Smallwood Center Staff Stays Connected To Its Members During COVID Crisis
Randy Hayne, 68, meticulously packs and then folds the tops of 30 brown paper lunch bags in the nearly empty dining hall of the Donna Smallwood Activities Center, located behind Parma City Hall. Retired from his Borden Dairy supervisor job one year ago, the Parma resident started working at the Smallwood Center in January, pre-COVID and before it shuttered in early March. The West Ridgewood Drive multipurpose center, which serves Parma area seniors, closed before the governor’s directive, a proactive move to protect its vulnerable 6,000 members. Two other workers, whose faces are partially hidden with face masks, physically distance themselves as they pack lunches with gloved hands. In the kitchen, three staff members fill and then seal food trays for hot meal deliveries. After all the meals are packaged, half the staff members stay to clean the kitchen, while the other three leave to deliver meals.
Hayne is one of the drivers who places the packaged food into huge fabric thermal containers. He grabs a clipboard of papers listing clients’ names and addresses and heads out. For the next few hours, he will drive through Parma neighborhoods, knocking on doors, dropping off meals and making sure recipients respond with a corresponding knock, wave or holler. Sometimes a driver must repeat a trip to a house if he doesn’t get a response the first time. The lack of face-to-face communication protects the meal recipients and delivery drivers, who are also senior citizens. All meal delivery times are recorded to make certain no one on the list misses a meal.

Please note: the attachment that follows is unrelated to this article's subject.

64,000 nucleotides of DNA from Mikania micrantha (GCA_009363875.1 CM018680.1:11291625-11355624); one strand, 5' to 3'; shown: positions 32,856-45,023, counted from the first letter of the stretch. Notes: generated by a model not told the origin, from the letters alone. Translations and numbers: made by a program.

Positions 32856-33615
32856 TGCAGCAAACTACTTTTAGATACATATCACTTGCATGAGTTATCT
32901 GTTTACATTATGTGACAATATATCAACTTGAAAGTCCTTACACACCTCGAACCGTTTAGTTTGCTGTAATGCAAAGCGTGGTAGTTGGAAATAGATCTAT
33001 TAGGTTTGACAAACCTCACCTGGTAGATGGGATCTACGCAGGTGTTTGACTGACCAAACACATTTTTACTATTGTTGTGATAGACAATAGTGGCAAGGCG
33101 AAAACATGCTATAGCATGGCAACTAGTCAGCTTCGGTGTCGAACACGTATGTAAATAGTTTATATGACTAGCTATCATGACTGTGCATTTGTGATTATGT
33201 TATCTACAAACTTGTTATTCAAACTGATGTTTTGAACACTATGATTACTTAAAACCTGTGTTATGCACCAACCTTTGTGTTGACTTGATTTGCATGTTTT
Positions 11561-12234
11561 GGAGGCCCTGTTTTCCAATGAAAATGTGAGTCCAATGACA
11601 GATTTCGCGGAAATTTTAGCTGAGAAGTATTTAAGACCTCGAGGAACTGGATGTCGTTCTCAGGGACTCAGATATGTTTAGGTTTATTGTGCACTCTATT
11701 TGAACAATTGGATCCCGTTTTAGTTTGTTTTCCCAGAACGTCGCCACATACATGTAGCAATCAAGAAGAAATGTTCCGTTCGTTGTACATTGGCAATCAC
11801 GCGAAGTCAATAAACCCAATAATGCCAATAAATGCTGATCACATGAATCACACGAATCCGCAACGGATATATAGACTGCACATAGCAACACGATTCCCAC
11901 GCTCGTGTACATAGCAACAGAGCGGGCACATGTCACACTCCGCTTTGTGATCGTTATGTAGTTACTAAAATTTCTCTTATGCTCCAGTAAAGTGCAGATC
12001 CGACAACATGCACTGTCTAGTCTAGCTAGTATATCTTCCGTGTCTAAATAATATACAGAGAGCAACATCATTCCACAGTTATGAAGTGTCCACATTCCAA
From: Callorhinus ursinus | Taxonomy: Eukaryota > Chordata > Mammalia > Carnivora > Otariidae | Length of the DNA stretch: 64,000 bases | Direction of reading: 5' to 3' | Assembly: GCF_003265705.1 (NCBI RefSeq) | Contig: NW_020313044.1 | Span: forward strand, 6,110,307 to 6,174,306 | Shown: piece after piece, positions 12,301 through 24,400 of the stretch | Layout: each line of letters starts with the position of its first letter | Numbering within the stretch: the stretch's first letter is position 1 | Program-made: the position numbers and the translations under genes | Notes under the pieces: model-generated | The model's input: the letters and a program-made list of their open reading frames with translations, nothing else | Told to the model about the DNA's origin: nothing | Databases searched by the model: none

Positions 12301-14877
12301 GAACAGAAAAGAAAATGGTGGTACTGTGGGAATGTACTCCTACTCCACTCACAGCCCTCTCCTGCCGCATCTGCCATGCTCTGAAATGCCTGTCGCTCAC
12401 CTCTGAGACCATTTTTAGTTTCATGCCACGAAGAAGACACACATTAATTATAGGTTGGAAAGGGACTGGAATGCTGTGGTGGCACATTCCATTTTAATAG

5,000 meals and counting
Since the pandemic began, Hayne and staff members have prepared each weekday 100 homebound and community meals for a total of more than 5,000 meals.
Smallwood Center Director JoAnn Mason explains that the homebound meals are for registered residents over age 60 who are frail, live alone and cannot cook. The community delivered meals are for those who have a slightly more expendable income. “Both programs have more than doubled over the past few months. When they are full, we start a wait list. Thanks to our funding source, Western Reserve Area Agency on Aging, waiting has been miniscule,” she says.
In addition to the weekday morning Cleveland Food Bank deliveries to Smallwood Center, Colozza’s Bakery has donated bakery. “Angelo, his wife Joan and his father John have always been generous to the Parma community,” Mason says.
“It’s a wonderful program. It saves the day for me. I am grateful with a capital G!” says Joyce, 79, a meal recipient.
“This is something that they need because they can’t do what they used to do when they were younger,” says Hayne, who commits to delivering rain or shine. “I might be the only person they hear from all day. It makes me feel good to provide this service.”
Meal deliveries is not the only way the Smallwood Center has helped its members. Mason reached out to Senior Transportation Connection to help 50 registered members get to their critical medical appointments over the past two months.
The staff has also maintained a relationship with members through phone calls. “Drivers, office staff, the case manager and I have made calls almost daily to registered members. Our members have left such a positive impression on us. There is no way we would forget them,” Mason says.
Pat, 77, praises the staff for everything they have done. “The meals, the drivers and the entire Center are wonderful. The Center is a beautiful place with a wonderful staff who are always there to help,” she says.
Carolyn J. Kovach
Director of Communications, City of Parma, Mayor's Office